Many found in Shavit’s book an attempt to wrestle superficially with an Israel that was morally problematic for them. Shavit promised catharsis in giving them a picture of a conflicted man and “his” country, where he wants to do good, but inevitably requires the strength that sometimes mean doing tough, unethical things for the greater good. Reading the book one could assuage one’s own feelings that Israel had problematic policies by having the sins explained and atoned through the author. This need for atonement and catharsis is tied up to a unique historical connection.
Many American Jews have a strange relationship with Israel. For years they created a myth about a 1950s “egalitarian” Israel that they pretended resembled their own liberal values. The reality was far more complex. 1950s Israel was the one where minorities were kept under curfew and where education was segregated (as it still is), where bedouins were driven from their lands and an ethnocratic nationalist state created. Why did people who supported civil rights in the US have so little interest in civil rights in Israel? Extreme inequalities were created in the nascent Jewish state, Jews from Muslim countries were forcibly settled in “development towns” and extreme racism against them was normal. They were often not permitted to move to rural areas, restricted by “acceptance committees” where race and religious background were determining factors of where one might reside. Of course from a nationalist point of view this was necessary to develop Israel, just as the proletarian revolution in the Soviet Union or Mao’s China was necessary for success. Many had to suffer for the “greater good.”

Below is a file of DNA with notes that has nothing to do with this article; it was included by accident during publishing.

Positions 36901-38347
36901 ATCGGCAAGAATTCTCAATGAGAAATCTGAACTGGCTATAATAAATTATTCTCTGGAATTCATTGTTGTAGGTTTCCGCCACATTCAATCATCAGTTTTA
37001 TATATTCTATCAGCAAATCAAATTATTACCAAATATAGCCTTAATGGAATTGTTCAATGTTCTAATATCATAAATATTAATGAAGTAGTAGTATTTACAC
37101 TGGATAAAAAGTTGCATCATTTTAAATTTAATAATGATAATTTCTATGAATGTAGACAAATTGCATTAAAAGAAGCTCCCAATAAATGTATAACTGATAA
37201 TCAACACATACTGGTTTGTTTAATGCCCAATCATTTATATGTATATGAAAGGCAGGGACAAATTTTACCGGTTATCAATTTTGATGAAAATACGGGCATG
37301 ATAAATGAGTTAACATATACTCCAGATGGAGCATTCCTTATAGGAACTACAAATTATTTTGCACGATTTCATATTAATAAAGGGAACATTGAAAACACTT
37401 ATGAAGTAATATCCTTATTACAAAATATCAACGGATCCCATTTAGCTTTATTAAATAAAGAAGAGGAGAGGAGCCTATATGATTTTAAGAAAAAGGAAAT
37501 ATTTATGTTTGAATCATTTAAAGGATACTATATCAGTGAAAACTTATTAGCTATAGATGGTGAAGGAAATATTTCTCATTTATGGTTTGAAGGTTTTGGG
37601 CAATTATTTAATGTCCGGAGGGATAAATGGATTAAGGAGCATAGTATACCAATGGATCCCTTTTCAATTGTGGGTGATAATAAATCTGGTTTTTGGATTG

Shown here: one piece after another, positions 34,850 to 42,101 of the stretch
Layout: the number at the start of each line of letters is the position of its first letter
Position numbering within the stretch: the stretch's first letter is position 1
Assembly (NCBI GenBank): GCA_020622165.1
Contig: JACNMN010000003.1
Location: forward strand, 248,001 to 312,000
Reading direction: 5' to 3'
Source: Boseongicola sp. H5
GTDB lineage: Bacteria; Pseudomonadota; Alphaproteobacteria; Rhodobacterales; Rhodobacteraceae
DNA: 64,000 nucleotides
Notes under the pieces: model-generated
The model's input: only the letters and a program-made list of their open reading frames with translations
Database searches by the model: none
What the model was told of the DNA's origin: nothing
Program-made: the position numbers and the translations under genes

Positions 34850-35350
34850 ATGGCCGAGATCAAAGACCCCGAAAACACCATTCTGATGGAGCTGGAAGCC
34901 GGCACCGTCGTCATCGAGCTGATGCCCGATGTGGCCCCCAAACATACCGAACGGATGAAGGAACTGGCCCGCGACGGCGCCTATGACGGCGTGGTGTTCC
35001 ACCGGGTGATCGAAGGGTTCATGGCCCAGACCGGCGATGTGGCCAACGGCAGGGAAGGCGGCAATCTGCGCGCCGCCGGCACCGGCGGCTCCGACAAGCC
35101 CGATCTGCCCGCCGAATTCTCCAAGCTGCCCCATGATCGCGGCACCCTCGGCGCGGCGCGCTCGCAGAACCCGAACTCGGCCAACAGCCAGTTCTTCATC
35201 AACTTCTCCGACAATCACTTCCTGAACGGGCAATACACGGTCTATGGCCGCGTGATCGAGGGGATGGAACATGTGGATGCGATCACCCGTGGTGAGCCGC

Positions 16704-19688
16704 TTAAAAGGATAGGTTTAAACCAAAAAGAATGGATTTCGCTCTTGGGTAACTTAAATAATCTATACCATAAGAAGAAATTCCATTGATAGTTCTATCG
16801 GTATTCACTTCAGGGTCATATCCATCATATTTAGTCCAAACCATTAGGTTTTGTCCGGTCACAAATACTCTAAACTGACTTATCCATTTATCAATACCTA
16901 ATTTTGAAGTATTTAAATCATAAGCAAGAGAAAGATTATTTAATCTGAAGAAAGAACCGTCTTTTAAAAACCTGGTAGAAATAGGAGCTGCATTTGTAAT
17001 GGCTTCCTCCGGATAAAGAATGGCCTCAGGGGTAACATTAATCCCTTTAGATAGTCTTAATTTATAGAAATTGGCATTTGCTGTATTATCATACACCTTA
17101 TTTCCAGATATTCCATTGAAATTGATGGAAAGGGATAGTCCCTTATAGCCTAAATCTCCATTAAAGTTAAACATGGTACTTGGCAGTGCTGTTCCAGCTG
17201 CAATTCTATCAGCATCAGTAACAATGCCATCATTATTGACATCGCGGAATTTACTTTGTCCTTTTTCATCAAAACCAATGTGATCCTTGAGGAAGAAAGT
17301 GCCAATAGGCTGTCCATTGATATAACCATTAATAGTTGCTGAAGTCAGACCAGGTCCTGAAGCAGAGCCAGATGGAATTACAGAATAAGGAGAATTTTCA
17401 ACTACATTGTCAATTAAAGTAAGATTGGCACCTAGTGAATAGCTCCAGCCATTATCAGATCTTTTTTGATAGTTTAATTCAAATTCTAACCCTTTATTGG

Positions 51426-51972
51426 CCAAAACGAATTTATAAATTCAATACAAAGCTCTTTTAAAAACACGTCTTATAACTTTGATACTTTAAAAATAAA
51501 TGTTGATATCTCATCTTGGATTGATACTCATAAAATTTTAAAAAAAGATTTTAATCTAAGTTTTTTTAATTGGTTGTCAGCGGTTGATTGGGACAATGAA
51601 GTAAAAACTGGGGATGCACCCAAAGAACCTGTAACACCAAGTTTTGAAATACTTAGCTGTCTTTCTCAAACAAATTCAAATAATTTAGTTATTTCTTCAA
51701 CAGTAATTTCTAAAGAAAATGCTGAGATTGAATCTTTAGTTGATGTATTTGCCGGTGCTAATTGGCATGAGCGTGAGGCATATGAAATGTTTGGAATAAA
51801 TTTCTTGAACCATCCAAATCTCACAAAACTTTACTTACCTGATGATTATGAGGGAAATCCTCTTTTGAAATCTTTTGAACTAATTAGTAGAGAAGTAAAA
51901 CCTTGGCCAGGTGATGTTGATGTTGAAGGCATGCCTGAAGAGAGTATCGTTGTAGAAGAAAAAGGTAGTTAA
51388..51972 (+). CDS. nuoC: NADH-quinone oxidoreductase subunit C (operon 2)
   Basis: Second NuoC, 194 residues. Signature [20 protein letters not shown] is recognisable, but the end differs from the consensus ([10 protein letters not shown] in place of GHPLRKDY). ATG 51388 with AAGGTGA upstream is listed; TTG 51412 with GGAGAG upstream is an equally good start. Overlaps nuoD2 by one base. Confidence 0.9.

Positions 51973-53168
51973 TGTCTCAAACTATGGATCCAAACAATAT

From the 1950s and its myths spring the Israeli leaders that American Jews have tended to identify most closely with, particularly Shimon Peres. The same voices that lionized My Promised Land found in Peres the symbol of the “good Israel,” and the “moral Israel,” the one that is a “light unto the nations” and does “tikkun olam.” No matter that almost none of these things are true about Peres, the myth needs to be true in order to keep the love affair with Israel alive.